South of the Border Without a Plane
OK, you want to create the perfect Mexican meal. First, you buy a plane ticket to Oaxaca, Michoacan, Mexico City and the Guadalajara region. In those places, you gather all the ingredients — agave for the tequila, chipotle and tomatillos for the sauces, chorizo for the fajitas and so on.
Then, to create an authentic environment, you buy the wares of accomplished local artisans — tile-makers, textile-makers, glassblowers, woodcarvers, furniture-makers and ceramic artists. After that — and here’s the hard part — you ship it home by tractor-trailer.
If it seems like a tad too much work for a Mexican meal, not to worry. Margaritas Mexican Restaurant and Watering Hole — Margaritas, for short — has done it all for you.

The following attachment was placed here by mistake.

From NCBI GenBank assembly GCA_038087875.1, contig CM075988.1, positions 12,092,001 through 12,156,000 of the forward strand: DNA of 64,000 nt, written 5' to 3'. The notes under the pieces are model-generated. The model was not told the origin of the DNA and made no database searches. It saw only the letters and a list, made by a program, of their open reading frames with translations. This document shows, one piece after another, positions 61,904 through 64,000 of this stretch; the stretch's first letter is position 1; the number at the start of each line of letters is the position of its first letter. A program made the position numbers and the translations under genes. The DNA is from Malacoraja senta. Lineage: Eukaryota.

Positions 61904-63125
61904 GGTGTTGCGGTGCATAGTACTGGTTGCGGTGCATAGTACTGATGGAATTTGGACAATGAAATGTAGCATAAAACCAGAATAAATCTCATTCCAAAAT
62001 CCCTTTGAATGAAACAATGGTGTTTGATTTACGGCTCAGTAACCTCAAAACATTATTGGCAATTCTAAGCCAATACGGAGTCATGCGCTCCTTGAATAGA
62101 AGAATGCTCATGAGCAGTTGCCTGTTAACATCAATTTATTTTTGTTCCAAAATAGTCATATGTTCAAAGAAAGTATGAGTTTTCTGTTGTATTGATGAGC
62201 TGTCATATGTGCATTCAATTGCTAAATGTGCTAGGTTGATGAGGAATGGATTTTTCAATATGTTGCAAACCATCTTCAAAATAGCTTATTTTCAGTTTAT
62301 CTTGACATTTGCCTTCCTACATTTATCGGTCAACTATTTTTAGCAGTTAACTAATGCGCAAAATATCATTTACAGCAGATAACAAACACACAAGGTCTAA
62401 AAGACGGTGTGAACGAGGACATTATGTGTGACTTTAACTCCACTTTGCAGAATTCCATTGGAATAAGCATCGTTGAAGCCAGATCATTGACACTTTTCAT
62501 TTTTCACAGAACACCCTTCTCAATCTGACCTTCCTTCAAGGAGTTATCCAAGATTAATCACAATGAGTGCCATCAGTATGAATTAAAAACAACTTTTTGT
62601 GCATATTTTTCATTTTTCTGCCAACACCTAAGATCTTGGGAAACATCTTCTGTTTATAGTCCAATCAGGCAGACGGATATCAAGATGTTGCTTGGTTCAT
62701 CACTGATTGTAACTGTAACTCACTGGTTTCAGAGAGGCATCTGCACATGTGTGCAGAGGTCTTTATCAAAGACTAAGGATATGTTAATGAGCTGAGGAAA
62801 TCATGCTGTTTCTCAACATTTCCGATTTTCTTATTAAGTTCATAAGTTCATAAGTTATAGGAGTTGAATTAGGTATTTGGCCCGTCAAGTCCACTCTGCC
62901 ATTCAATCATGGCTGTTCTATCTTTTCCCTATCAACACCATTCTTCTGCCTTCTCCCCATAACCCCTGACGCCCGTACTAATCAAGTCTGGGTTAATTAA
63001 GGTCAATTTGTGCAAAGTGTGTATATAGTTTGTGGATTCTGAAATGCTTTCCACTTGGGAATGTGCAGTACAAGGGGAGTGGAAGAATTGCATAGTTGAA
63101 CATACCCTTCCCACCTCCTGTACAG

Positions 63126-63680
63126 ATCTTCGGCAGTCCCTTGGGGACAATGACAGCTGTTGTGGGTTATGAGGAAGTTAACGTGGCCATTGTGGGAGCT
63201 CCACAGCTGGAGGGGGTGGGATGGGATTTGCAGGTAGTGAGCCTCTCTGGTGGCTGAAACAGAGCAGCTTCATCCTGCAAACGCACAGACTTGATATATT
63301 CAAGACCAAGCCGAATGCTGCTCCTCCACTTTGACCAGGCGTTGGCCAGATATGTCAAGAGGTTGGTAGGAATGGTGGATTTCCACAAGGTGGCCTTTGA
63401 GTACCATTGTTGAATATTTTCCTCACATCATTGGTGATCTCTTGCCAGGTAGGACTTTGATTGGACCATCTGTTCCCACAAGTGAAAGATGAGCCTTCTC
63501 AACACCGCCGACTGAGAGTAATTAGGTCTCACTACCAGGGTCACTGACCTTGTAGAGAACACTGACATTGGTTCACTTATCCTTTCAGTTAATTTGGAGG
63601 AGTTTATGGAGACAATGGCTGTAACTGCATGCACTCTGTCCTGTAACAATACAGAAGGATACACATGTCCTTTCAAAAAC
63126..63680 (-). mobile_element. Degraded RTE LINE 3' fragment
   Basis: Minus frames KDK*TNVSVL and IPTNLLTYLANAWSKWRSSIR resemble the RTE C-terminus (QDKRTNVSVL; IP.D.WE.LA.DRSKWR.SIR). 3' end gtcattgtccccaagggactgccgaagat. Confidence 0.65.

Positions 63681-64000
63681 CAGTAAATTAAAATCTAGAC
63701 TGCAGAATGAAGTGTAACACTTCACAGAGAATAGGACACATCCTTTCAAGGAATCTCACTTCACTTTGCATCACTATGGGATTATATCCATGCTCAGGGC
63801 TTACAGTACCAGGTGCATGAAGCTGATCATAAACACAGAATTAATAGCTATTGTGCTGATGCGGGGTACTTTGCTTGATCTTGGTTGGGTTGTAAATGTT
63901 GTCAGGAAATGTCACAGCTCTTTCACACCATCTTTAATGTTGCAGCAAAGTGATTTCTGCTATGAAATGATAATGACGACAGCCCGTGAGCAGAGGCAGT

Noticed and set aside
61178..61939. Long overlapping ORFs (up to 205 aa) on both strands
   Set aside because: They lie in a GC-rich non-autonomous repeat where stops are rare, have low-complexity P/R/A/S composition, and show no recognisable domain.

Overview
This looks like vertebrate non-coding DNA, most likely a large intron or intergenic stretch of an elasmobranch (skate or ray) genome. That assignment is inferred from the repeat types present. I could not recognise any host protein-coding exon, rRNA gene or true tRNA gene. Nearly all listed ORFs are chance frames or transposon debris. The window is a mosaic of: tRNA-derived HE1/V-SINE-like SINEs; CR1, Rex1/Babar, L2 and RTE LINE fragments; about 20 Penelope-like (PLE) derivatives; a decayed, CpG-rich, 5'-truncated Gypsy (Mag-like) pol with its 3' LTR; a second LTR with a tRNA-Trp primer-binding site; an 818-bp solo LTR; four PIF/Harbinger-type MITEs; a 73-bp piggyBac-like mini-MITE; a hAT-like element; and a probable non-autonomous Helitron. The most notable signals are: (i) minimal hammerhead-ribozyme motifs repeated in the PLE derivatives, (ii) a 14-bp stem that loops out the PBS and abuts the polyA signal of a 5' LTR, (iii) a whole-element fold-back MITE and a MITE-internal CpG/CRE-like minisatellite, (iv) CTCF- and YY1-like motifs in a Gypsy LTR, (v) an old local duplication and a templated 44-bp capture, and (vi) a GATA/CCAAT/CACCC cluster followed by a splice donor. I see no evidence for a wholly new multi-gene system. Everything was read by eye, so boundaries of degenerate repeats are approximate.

Paul Timmons, vice president of marketing for the restaurant, says a few times every year a whole crowd of Margaritas people — owners, executives, managers, employees — travel south to experience modern-day Mexico. “We feel strongly about bringing the culture of Mexico back to the U.S., to our customers,” says Timmons. “We also want to make them aware of how authentic it is.”
One way Margaritas does that is with its “visiting artists” program. Mexican artists tour the 16 Margaritas restaurants in New England (there are six in New Hampshire), demonstrating their crafts. Cesar Velazquez and Erica Corona recently demonstrated the fine art of paper maché sculpture and decorative painting. Other artists will visit in the fall. They also go to area schools with the restaurant’s educational outreach program. For more information, visit www.margs.com. NH